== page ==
The National Gallery until 26 January 2020
“Gauguin firmly believed that the world could only be apprehended from his personal point of view”, we read on the board in Room 1, entitled Self Portraits. Was he really self-obsessed, as the curators suggest? Or is there a form of ‘honesty’ in a vision that analyses the other from the point of view of the self? A vision that does not try to annihilate the self in order to better understand the other? If you are looking for answers about the human condition, or about Gauguin as an artist, a person, and a supporter of the primitive life, you will probably come out of this stimulating exhibition with more questions than when you entered it.
Featuring over fifty works in different media, from paintings and drawings, to prints, and sculptures in ceramics and wood, and spanning the artist’s entire career, this is the first-ever exhibition entirely focused on the portraits of Paul Gauguin (1848-1903). It is accompanied by an extensive and informative free booklet, and a series of events that shed new light on the controversies surrounding the artist’s philosophy and approach.
As already mentioned, Room 1 opens with an amazing array of self-portraits. They were the artist’s favourite tool to explore the self and the narratives he identified with, namely his role of misunderstood prophet, embodied in the passion of Jesus, or his identification with a more primitive, natural world, incarnated in a distorted idol with his thumb in his mouth (Anthropomorphic pot, 1889). The most striking painting in this room is Self-Portrait with Yellow Christ (1890-91). It is in fact a triple self-portrait in which a black-clad Gauguin stands between two of his recent works, Yellow Christ (who bears his features), and his Anthropomorphic pot. The geometry of the space hints at a tryptic, and we follow the connection of the eyelines of the three ‘incarnations.’ Ever hoping to solve a puzzle that possibly can never be solved.
In Room 2, Family and Friends; Brittany, we encounter the early days of Gauguin’s career, with what might appear at first as traditional portraits of his family, such as Mette in Evening Dress (1884), or Clovis Asleep (1884), but the seeds of a much wider idea of portrait as symbol and personal journey of the artist, are already there, in the blue tapestry with angelic forms that seem to emanate directly from Clovis’s dreams.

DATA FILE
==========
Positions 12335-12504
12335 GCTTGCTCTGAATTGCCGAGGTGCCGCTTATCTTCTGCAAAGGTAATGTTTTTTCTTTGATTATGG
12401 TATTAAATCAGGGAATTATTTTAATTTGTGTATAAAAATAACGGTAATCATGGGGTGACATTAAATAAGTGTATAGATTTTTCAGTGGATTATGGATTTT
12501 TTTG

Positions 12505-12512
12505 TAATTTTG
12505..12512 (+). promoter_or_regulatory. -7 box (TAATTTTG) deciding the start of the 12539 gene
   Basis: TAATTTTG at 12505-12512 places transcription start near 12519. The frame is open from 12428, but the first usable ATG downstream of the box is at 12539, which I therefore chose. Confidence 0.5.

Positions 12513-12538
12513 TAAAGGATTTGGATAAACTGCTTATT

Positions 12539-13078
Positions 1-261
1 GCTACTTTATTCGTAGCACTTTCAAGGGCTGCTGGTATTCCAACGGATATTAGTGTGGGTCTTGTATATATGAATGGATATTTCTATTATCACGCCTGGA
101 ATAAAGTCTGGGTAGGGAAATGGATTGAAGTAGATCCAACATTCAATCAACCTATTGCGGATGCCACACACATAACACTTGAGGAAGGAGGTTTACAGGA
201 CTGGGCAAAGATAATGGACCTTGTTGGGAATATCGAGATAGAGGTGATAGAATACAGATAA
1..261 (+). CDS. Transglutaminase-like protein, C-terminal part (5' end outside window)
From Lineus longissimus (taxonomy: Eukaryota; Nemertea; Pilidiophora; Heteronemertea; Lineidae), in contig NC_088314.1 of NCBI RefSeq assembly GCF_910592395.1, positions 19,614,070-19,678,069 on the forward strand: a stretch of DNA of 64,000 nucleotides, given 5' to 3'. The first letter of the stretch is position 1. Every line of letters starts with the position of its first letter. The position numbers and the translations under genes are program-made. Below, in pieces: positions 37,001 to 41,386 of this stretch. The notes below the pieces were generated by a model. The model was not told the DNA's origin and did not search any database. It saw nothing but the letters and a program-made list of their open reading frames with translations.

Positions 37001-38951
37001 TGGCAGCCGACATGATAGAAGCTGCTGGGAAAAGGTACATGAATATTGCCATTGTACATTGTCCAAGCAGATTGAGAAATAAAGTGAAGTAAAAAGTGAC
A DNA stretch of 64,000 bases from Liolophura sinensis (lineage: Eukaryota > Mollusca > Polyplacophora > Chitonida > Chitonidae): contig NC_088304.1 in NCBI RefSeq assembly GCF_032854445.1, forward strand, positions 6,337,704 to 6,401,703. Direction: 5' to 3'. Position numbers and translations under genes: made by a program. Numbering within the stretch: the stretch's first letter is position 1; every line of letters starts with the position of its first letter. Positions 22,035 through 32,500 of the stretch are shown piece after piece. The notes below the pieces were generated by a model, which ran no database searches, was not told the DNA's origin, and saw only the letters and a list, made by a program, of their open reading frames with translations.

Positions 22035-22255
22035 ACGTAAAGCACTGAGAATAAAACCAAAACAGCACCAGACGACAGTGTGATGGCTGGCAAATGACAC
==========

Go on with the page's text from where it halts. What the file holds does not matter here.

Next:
Soon we notice that the sitters are and yet are not central to Gauguin’s portraits, we do not learn much about them, their personalities, their background, their feelings. They are more like ‘interactive pawns’ who take up roles on the artist’s stage, or display their essence through the artist’s lenses. By moving away from the Western traditional portraits, which focused on features, moods, and environment, Gauguin seems to tap into the Ancient, Medieval, and primitive traditions of surrounding the subject with symbols. But we don’t know if the symbols are relevant to the subject or to the associations that the subject evokes in the artist.
Often the symbols are in the form of previous works that appear in the background, next to or behind the sitter. It’s like being faced with a game of mirrors, of frames within frames, paintings within paintings, a story that snakes through the life and works of the artist, and whose interpretation is ever changing.
Through time his human subjects change their role, his friend and fellow artist Meijer de Haan morphs from the pensive thinker and reader we see in Room 3, to the devilish faun of Barbarian Tales (1902) in Room 7, who represents the evil Western civilisation, as compared to the innocence of the Polynesian life.
If you love Gauguin for his exotic representation of Polynesian people, immersed in nature, freedom, grace, colour and heat, you will be rewarded by the presence of many of his most famous paintings. Yet, you might now see them from a different perspective, and ask yourselves different questions.
First published in the East Finchley Open Artists November 2019 Newsletter - Click HERE to subscribe to the newsletter.